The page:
In a previous backtesting post, I revealed the results from a backtest of Trending Outside Bars. That strategy yielded an average 75% win rate and an average 18% return on seven pairs, over about 16 years.
Yeah, those results won’t buy you a Ferrari any time soon.
But I presented the data that way to make a point:
It can be easy to give up on a trading strategy in backtesting when you don’t make huge return every year.
That can be a big mistake, as I’ll demonstrate in this post.
Reminder: Backtesting has its limitations, but it is a great start for building a trading system. Most of the successful traders I know attribute their success to backtesting, but there are different ways to learn to trade. Past performance does not guarantee future results.
The Leverage of Compounding Forex Profits
You have probably read a lot about the magic of compounding Forex profits with a bunch of theoretical numbers thrown into a spreadsheet. That’s a great start, but let’s look at a real life example from a round of testing that I did.
As I mentioned in the beginning, the results I presented only included seven pairs. Many traders test one pair, then they get discouraged that they only made 18% over 16 years.
So they give up and move on to the next system. Welcome to the Trading Silodrome.
But they miss two important leverage points:
- Trading more pairs/timeframes
Here’s how that 18% can turn into 2,381%…
To see the complete results of this trading system, sign up for TraderEvo, our comprehensive trader training program.
Test Results with Compounding
After I did the test with seven pairs, I expanded the test to all 27 currency pairs that I want to trade live. This can potentially multiply the advantage of the system over several currency pairs. The results were quite good, but still not impressive without compounding.
This is a screenshot from my backtesting journal spreadsheet.
Again, averages can kill your motivation. The average return for all the pairs dropped to 12.81%. On the bright side, the average win rate increased to 77.33%.
If you added the returns, as I did above in the spreadsheet, you would get a sum of 324.32%. That could cause you to give up right now. 324.32% divided by 16 years is 20.27% per year.
Pretty good, but probably not what most traders are looking for.
However, that only shows you part of the potential of the system. You need to take compounding into consideration.
Before we move on, some of you will argue that this next result isn’t accurate either because most traders will have to withdraw money for living expenses, taxes, etc. Yes, that is true and you will need to build this into your calculations later. At this point, I simply want to demonstrate the full potential of the system. This can be the key realizing that you have a viable trading system, instead of giving up too soon.
Combine All Results
The key to getting your compounded return is to put all of your trades into one spreadsheet, so you can create your own calculations. Doing this will also show you your maximum number of losing trades, max drawdown, etc. That can be tough to visualize when you are only testing one Forex pair at a time.
In Forex Tester, you can simply export your backtesting results to a CSV file, then import it into your favorite analysis software, like Excel.
Then sort your file by trade open date.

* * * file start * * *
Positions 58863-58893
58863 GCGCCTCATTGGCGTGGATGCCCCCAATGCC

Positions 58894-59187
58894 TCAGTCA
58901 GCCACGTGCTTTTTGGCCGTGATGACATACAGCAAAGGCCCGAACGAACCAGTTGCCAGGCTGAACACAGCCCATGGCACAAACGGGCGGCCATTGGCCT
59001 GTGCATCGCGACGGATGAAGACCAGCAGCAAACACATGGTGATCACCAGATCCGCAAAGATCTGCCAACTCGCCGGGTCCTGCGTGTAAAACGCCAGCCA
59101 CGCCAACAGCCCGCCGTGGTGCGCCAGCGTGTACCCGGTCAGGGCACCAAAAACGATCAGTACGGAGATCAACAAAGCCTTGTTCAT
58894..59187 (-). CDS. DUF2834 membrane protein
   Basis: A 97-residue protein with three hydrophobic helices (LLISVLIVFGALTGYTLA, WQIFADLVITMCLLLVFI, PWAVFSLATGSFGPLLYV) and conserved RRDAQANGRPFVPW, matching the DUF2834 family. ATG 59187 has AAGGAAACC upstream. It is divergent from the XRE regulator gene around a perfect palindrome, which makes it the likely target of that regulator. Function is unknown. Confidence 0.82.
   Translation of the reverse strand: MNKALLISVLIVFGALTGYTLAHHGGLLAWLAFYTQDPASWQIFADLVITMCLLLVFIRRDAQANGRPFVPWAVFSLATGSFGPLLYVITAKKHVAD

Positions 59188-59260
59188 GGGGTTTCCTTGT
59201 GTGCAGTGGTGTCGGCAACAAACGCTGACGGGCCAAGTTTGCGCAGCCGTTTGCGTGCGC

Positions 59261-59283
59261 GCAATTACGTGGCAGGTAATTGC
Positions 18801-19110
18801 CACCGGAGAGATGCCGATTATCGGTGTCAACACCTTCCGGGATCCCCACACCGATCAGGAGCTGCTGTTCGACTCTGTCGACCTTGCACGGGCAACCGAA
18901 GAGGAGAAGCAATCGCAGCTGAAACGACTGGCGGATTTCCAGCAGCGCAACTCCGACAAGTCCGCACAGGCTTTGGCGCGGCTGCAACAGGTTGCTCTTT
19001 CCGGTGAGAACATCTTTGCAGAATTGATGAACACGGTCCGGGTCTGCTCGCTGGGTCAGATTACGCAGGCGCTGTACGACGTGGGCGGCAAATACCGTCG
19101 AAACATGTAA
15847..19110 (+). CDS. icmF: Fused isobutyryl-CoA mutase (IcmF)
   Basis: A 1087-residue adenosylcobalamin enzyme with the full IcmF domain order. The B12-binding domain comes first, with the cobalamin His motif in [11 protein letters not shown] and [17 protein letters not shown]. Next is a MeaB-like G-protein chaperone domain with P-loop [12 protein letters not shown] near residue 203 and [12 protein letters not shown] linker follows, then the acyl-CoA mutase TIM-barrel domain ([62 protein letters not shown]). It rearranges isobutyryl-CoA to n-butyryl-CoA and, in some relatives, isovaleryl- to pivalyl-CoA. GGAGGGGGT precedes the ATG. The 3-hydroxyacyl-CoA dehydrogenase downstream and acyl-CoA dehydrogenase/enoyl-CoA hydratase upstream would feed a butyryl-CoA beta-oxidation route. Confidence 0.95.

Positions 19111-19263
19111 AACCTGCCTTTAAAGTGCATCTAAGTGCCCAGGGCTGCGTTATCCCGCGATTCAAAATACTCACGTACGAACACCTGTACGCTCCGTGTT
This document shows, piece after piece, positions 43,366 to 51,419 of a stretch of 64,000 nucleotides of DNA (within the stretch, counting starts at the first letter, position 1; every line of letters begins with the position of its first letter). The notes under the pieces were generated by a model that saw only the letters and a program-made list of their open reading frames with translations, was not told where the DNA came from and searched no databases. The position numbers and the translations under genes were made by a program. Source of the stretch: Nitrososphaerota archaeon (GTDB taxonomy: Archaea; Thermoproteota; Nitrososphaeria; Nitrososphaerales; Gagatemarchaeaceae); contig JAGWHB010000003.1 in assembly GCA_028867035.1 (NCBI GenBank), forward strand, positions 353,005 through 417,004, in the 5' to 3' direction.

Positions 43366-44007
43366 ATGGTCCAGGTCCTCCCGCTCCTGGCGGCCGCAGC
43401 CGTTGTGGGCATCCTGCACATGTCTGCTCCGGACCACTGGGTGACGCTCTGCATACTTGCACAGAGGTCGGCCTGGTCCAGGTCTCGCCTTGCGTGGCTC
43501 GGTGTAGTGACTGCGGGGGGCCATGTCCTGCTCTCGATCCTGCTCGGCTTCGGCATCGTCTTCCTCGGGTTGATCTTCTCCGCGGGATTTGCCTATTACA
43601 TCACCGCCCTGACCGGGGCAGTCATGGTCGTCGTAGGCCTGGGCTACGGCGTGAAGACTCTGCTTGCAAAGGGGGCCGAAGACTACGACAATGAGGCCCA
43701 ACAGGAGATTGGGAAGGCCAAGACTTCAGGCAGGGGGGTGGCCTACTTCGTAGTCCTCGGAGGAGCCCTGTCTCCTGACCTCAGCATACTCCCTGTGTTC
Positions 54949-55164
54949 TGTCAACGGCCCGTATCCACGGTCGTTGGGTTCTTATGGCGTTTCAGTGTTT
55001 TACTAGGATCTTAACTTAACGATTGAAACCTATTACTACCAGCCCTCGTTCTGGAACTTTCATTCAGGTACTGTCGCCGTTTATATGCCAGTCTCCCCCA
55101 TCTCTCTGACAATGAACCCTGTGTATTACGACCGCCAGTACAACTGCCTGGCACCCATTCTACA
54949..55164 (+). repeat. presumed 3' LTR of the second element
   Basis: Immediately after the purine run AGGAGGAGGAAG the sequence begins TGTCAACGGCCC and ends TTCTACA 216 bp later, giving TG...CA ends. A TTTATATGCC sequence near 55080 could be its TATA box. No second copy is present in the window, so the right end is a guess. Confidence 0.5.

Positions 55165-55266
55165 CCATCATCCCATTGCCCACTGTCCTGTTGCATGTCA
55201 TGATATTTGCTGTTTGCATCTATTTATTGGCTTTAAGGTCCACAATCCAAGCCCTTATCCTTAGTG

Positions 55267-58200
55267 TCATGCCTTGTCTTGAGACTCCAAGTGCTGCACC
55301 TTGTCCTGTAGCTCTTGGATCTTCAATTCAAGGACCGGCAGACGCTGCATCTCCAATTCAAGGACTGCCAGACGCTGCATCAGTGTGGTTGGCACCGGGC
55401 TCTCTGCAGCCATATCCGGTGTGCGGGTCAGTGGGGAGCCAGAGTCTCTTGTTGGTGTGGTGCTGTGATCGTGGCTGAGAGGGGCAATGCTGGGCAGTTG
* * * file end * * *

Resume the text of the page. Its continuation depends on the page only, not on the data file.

Now you can set variables for your percent risk per trade and your starting balance. Then you can change those settings to see how that would affect your end result.
If you need help setting this up, here’s how to do it:
- Calculate the R value for each trade: (stop loss – entry price) / (close price – entry price). I wouldn’t worry about the figuring out the decimal points for JPY pairs and buy vs sell. You can use the absolute value of that calculation and use another result field to add a plus or minus. For example, if you have a 3R absolute calculation, you could look at the $ amount profit/loss to determine if it should be a +3R or a -3R.
- Multiply the R calculation above by a percent risk per trade field that you create. So if you are risking 1% per trade and a trade makes 3R, then you would make 3%.
- Then add or subtract the percentage lost/gained on each trade from a running balance column that you create. I usually start with a $10,000 starting balance.
To get these spreadsheets, sign up for TraderEvo.
The Compounded Return
Then you will have a total compounded return at the bottom of your spreadsheet. This is the number that you should be interested in.
When I compounded this system, taking 1% risk on each trade, the final result was 2,381.48%. That works out to be 11.97% per month, on average.
Now that’s more like it!
When I change the risk per trade to 2%, the total return changes to 53,465.93%.
That is some serious compounding.
Remember, you cannot simply risk more to make more. You have to find the balance between a good return and being able to handle the drawdowns. With more reward comes more risk.
This is just the first step in the Trading System Launch process.
Remember that it goes:
Backtesting > Forward Testing > Live Trading
The actual results you get in live trading will probably be a little different from your backtesting. But it is very important to start with backtesting so you know if your system has positive expectancy or not.
Before you give up on a trading system, remember to factor compounding into your calculations.
It could make all the difference.
To see the complete results of this trading system, sign up for TraderEvo.
Disclaimer: Some links on this page are affiliate links. We do make a commission if you purchase through these links, but it does not cost you anything extra and we only promote products and services that we personally use and wholeheartedly believe in. A portion of the proceeds are donated to my charity partners.